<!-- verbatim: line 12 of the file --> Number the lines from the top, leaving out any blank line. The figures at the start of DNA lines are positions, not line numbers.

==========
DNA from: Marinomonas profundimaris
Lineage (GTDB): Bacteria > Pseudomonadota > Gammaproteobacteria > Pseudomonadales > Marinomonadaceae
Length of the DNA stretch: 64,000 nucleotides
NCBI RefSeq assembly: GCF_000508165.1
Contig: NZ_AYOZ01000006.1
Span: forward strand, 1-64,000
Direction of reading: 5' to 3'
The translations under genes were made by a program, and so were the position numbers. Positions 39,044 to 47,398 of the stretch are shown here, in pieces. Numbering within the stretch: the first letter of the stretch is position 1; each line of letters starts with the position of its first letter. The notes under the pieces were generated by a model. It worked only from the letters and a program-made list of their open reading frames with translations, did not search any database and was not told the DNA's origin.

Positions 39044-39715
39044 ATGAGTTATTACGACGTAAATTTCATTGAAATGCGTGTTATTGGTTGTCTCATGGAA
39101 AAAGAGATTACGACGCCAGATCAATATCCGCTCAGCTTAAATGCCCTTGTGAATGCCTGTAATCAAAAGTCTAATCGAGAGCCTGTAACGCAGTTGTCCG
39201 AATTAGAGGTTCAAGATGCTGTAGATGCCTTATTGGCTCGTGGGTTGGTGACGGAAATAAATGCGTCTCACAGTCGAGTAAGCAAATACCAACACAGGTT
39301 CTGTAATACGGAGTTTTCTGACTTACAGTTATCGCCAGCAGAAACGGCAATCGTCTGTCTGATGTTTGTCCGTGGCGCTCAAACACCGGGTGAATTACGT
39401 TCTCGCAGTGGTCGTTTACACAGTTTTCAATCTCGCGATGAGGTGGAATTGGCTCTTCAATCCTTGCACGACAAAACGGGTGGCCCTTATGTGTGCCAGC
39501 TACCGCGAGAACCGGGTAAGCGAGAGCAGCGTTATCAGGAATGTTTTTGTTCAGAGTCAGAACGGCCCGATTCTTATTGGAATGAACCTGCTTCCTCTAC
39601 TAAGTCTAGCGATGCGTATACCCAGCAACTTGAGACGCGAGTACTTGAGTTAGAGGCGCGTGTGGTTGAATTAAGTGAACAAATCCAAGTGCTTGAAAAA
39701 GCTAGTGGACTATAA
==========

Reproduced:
39201 AATTAGAGGTTCAAGATGCTGTAGATGCCTTATTGGCTCGTGGGTTGGTGACGGAAATAAATGCGTCTCACAGTCGAGTAAGCAAATACCAACACAGGTT